Ma and the Venison Steaks:
Uncle Brontosaurus was an avid hunter. In fact, in many respects Uncle Bronty was your quintessential mid-century “man’s man” with the exclusion of some of their more common vices. He never smoked, drank, swore, or chased women. In fact, he was a regular churchgoer, faithful to his wife and devoted to his mother.
He did, however, abandon his wife and daughters (and his mother) every autumn for close to 30 years in order to go off to kill deer. Despite his appalling eyesight, he was quite good at it. It was a rare year that he didn’t bag at least one, so he usually had venison in storage (for his family always ate his kills). In a particularly good year my cousins would get very tired of it.
One particularly good year he bagged the limit, and all three were well-grown. From this bounty, he gave Ma three of the most beautiful steaks I have ever seen.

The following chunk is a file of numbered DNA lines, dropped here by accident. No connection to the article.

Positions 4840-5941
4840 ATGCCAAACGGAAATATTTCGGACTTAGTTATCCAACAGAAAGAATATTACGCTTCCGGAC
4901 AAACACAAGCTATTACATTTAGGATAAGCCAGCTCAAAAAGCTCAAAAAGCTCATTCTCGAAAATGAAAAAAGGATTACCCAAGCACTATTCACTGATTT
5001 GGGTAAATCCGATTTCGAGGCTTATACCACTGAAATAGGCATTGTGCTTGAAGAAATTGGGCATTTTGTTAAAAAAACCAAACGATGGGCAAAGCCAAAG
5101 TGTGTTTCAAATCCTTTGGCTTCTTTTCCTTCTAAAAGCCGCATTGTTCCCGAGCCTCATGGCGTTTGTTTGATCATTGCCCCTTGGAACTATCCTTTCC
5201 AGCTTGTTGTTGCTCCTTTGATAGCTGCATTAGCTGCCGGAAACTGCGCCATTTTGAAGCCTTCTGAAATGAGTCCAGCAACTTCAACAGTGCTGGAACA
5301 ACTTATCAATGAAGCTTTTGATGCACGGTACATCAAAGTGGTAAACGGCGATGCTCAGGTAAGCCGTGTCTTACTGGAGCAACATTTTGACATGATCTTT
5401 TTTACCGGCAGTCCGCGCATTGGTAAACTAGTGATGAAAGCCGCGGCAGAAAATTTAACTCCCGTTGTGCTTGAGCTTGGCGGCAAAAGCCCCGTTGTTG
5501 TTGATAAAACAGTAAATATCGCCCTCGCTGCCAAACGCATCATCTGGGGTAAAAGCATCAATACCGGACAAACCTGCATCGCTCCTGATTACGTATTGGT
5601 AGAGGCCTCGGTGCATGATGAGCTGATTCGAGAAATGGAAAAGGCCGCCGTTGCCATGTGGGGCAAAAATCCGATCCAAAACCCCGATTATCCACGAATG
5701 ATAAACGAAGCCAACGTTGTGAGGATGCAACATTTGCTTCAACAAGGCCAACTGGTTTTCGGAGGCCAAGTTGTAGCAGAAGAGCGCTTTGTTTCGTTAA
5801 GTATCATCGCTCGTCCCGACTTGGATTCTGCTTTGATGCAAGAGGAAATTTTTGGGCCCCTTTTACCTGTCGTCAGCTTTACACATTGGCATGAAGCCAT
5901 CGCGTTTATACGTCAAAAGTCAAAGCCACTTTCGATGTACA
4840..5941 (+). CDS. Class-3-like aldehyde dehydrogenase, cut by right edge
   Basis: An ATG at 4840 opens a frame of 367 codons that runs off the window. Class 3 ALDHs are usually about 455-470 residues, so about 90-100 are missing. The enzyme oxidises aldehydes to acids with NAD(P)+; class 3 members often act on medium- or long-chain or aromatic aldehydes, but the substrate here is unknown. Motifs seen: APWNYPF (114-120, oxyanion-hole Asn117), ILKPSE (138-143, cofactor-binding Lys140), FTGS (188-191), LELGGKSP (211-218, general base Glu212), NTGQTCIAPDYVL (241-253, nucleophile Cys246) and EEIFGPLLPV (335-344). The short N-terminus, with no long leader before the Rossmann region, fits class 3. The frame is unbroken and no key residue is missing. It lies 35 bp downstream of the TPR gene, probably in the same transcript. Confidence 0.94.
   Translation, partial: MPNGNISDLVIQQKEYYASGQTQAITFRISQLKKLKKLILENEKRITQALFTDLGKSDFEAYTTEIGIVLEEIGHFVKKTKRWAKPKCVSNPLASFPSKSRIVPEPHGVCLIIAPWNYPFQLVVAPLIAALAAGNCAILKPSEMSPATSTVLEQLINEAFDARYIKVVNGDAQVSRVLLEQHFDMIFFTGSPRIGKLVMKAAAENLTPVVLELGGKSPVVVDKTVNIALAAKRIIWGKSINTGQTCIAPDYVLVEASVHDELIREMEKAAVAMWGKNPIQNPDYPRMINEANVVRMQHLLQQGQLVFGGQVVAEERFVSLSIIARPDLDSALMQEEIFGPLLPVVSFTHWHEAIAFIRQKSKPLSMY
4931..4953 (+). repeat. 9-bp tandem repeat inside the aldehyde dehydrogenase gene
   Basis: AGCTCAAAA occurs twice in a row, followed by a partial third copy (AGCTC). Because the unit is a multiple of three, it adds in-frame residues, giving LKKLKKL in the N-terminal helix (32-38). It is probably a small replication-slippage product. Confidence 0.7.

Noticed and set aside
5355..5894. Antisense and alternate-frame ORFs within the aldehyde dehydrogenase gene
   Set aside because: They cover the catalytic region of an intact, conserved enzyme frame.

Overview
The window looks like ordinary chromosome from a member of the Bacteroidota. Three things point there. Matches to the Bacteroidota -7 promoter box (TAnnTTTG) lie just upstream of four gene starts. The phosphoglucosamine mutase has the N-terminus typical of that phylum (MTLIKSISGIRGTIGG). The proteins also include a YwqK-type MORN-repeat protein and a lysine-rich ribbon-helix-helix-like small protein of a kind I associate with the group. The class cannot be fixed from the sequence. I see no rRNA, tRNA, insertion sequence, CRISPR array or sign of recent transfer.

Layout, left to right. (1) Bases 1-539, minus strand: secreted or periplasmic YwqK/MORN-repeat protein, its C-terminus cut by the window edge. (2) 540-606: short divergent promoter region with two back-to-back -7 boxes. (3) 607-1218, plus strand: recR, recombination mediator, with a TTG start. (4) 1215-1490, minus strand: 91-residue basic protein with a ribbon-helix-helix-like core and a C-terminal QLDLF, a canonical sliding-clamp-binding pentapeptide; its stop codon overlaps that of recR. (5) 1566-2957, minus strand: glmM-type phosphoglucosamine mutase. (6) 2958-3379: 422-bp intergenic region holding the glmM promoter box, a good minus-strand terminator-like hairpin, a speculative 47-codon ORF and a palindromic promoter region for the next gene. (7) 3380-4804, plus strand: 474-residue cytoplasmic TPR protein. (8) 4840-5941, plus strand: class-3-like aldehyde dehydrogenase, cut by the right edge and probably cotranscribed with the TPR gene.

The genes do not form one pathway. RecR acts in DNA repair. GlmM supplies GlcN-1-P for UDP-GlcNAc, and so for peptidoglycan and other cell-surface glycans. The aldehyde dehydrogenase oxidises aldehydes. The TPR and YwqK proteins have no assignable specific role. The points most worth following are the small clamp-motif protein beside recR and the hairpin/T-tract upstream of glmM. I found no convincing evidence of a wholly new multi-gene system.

I am told that the European aristocrats of the past — and for all I know, the present — prefer their game to taste gamy. Permit me to point out that Ma was not an aristocrat. She was very pleased and grateful for the gift, and fretted herself into a right state over what on earth she was going to do with them, for fear that whatever she did, they might end up tasting “wild”.
Finally she opted to barbecue them, and then went out and bought a bottle of barbecue sauce of a brand and type which she had never tried before. And, then, rather than stop to sample it first, she dumped it over the steaks and set them to marinade overnight in it.
It was awful.
That sauce was the nastiest stuff I had ever encountered. Even Dad, who, while he might flatly refuse to eat anything resembling mutton, would generally eat anything else that was set before him, protested. Since Ma herself couldn’t quite manage to choke it down either, she couldn’t even take refuge in a stance that the dinner was perfectly all right, we were just being tiresome and ungrateful, or that it was the venison which was to blame. I still don’t know what a fine, wild venison steak tastes like.
I’m not ever likely to find out, either.